Bode Miller's confounding Olympic career takes another unexpected turn

Bode Miller finished eighth Sunday in a downhill race he was heavily favored to win, extending his perplexing legacy at the Olympics, where he seems to do the opposite of expectations.

Gero Breloer/AP
Bode Miller sits on his skis after finishing the men's downhill at the Sochi 2014 Winter Olympics Sunday in Krasnaya Polyana, Russia.

The light was too flat.

This, in essence, was Bode Miller's explanation for why he finished eighth in the men's downhill Sunday – a race he was almost unanimously favored to win.

To be completely honest, it sounds a lot like an excuse. A whole bunch of people might not even know what "flat light" is. Even more might make the point that, at least for Sunday's race, the light conditions were similar for everyone.

Does Miller have flat light syndrome? Were his skis magically tuned to ski slower in flat light? Is he really an elite skier if a layer of cloud cover, making it difficult to see subtle differences in the snow's consistency, is enough to drive him off the podium?

In the answer to those questions is the answer to the confounding reality that is Bode Miller in the Olympics, disappointing when he is expected to win, winning when he is expected to fail.

In truth, Miller is not really built to win. He is built to push the mountain to the edge of its limits. Miller at 100 percent is faster than any other skier in the world, and it's not particularly close. Miller at 80 percent is better than average but nothing special.

Miller at 80 percent is eighth place in the Sochi men's downhill.

And that is the brilliance and the maddening frustration of Miller. His best runs are alchemical things – alpine supernovae that pulse through the skiing universe in whispers and dropped jaws.

When everything is just right, he does what other skiers cannot do, because they do not attempt it.

Last week, when the sky was clear and the visibility ideal, he laid down a practice run that Sunday's bronze medalist, Norwegian Kjetil Jansrud, called "epic," the fastest by 0.66 seconds. That run would have won Sunday's event.

When everything is not just right, his competitive advantage vanishes because he has no Plan B – he still attempts to ski to the edge of what is possible, but he can't find it. 

That is essentially how he described his run Sunday. "I ski a bit more on the edge, so I don't have as much tolerance" for various conditions, he said. "To know you're going to have to dial it back to 80 percent" is not a comfortable feeling.

Consistency = medals

Most racers live in the 80 percent. It is, after all, a far more consistent way to win ski races, given the difficulty of bringing conditions, health, and mental focus into perfect alignment. Austrian Matthias Mayer now has a gold medal around his neck because he excelled at skiing in the 80 percent.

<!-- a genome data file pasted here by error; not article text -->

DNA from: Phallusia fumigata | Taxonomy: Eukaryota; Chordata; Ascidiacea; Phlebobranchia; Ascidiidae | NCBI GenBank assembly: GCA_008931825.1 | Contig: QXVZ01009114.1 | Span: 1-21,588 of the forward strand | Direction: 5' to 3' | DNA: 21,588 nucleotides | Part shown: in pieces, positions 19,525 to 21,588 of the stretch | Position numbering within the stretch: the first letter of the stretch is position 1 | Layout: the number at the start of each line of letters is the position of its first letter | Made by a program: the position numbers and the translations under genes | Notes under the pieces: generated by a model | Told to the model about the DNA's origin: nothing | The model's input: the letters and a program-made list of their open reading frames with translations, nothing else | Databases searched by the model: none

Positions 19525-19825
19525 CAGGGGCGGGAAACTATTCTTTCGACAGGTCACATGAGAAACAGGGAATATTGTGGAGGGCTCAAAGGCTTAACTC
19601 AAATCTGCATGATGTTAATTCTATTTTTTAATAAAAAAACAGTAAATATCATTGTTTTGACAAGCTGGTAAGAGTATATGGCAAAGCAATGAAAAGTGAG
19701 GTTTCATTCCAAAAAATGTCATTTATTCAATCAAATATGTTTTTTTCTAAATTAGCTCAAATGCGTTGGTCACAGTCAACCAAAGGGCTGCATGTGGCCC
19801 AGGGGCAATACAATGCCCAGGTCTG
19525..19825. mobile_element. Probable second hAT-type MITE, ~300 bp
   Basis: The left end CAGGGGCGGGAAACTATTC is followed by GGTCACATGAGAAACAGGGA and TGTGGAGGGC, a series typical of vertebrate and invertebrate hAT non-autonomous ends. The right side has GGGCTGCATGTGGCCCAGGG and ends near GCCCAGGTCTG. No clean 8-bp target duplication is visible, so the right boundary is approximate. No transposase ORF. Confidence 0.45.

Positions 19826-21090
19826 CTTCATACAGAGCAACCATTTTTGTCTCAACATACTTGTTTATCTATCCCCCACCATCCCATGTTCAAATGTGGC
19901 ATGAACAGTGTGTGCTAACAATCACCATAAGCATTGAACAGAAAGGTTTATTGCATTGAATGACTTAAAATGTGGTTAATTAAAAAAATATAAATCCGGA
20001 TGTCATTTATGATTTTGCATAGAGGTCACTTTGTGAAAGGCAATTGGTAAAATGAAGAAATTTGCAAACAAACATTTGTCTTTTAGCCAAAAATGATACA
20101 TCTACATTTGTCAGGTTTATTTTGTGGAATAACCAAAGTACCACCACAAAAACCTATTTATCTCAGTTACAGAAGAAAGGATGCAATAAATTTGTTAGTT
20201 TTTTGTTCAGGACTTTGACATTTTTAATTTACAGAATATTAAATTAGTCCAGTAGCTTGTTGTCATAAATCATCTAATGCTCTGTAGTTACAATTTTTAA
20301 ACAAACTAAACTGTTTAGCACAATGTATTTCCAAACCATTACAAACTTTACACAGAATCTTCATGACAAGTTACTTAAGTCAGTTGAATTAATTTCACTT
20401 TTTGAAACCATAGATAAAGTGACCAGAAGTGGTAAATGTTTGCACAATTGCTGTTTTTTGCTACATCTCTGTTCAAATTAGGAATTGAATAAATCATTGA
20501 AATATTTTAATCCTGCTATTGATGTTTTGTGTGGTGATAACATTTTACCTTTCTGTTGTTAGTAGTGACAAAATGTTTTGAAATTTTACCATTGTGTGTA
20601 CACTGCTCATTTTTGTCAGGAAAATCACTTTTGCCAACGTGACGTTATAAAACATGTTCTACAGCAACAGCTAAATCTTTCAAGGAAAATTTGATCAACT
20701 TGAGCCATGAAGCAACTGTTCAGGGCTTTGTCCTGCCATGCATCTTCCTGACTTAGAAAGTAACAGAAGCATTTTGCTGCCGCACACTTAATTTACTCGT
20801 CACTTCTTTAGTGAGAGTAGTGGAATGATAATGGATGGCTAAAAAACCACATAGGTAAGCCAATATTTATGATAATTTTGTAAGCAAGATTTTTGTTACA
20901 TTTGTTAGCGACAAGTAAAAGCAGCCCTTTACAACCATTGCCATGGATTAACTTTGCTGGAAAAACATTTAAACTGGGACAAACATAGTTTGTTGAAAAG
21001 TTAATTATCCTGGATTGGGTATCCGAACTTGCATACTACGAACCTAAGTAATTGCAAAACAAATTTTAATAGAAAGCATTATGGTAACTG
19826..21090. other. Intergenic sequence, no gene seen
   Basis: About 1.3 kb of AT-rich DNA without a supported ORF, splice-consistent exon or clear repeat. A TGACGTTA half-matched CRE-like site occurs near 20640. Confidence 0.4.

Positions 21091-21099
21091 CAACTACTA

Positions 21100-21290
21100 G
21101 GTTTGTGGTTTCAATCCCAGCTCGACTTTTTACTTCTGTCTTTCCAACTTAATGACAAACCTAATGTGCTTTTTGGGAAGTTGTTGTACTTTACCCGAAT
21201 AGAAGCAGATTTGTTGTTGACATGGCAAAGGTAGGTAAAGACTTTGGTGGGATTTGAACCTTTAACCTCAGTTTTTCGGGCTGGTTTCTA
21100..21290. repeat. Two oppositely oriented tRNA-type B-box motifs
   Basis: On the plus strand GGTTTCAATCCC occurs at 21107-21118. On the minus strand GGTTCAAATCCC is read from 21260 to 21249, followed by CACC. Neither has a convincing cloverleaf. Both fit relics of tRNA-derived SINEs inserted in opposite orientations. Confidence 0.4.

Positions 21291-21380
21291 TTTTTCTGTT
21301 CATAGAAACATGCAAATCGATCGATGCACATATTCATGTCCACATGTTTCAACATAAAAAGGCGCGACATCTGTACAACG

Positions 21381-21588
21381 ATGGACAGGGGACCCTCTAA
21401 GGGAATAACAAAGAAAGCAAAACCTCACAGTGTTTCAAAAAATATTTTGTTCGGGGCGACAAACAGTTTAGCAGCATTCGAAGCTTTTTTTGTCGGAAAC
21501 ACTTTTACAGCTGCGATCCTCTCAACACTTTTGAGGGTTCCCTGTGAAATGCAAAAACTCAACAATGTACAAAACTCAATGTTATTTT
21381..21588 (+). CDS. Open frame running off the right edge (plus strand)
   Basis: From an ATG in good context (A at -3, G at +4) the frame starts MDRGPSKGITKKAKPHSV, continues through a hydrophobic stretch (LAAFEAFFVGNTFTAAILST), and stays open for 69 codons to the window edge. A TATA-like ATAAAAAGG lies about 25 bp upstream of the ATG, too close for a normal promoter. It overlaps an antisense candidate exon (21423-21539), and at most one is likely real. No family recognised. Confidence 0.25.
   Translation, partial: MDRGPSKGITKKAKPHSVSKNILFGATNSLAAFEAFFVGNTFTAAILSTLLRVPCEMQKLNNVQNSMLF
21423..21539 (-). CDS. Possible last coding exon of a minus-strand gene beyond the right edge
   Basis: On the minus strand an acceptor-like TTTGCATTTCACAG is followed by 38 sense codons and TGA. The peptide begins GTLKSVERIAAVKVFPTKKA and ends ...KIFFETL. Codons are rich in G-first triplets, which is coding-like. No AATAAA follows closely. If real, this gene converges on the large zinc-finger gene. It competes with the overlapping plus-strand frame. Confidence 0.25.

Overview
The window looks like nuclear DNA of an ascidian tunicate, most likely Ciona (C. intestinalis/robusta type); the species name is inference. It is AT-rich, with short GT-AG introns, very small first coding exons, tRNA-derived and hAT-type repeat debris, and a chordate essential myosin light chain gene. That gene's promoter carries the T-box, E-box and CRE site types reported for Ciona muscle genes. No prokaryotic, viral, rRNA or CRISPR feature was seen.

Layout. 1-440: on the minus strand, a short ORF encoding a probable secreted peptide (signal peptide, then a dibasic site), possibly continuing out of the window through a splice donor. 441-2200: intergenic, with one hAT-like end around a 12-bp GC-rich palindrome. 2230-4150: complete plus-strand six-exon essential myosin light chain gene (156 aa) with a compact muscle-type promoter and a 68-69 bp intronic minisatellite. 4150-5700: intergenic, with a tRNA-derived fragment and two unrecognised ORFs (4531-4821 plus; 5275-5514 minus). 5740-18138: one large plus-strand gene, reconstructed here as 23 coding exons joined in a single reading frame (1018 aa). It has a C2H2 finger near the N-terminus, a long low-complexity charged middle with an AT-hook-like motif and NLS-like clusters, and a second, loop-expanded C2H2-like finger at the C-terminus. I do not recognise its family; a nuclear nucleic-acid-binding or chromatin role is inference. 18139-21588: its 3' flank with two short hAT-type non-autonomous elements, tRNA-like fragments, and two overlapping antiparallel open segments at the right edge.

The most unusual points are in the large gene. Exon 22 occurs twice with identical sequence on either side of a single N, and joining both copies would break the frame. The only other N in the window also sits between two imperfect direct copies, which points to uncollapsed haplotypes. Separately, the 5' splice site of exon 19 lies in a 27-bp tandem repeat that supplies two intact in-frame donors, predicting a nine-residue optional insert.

"Bode and I were the fastest [during training], but he was the most consistent," said Aksel Lund Svindal, the world's top racer, who finished fourth.

This is why skiing fans in Europe treasure Miller. Any racer can win a race. But only Bode can do what Bode does. Maybe if he were an Austrian skier, he would infuriate them as much as he does Americans. But viewed from the bliss of neutrality, he is the variable most likely to turn an ordinary event into something indelible.

Sunday's result was foreshadowed two weeks earlier at Hahnenkamm, one of the world's most famous downhill races, where Miller left the skiing world buzzing after one of his practice runs. Forsaking the safer line that other skiers were taking down the steep top portion of the Streif course, Miller blitzed through a straighter line. He finished the practice run a second faster than Svindal; the third-best finisher was a mind-boggling three seconds back.

Then, on the race day, Miller finished third. He called the loss heartbreaking, blaming a mistake leading into the Larchenschuss flats.

Steep and challenging

The story started the same here with Miller's dominating practice runs on a course he admitted "was a pleasure for me to ski on" – steep and challenging. Yet it ended with Miller well out of the medals.

This was not Turin, where Miller seemed to be more focused on antagonizing the pomp of the Olympics than skiing. Here, there was no question that Miller wanted to win, badly. "I am going to be ready. I want to win," he said Saturday.

At the finish line, that chance gone, he huddled in one corner of the outrun in disbelief. Later, he said that he took his time before facing the media, saying he wanted to go over his run in his head before letting the press pick it apart. He didn't feel like he did much wrong, but he knew the drill from his Turin days: A race without a medal was a failure.

"I've got a lot more races ahead," he said.

Will Miller win a medal? That's a setup for disappointment.

Will Miller find that edge that lies somewhere out there on the mountain, where his chattering skis trace line between the possible and perfection? That's what the Olympics will answer.

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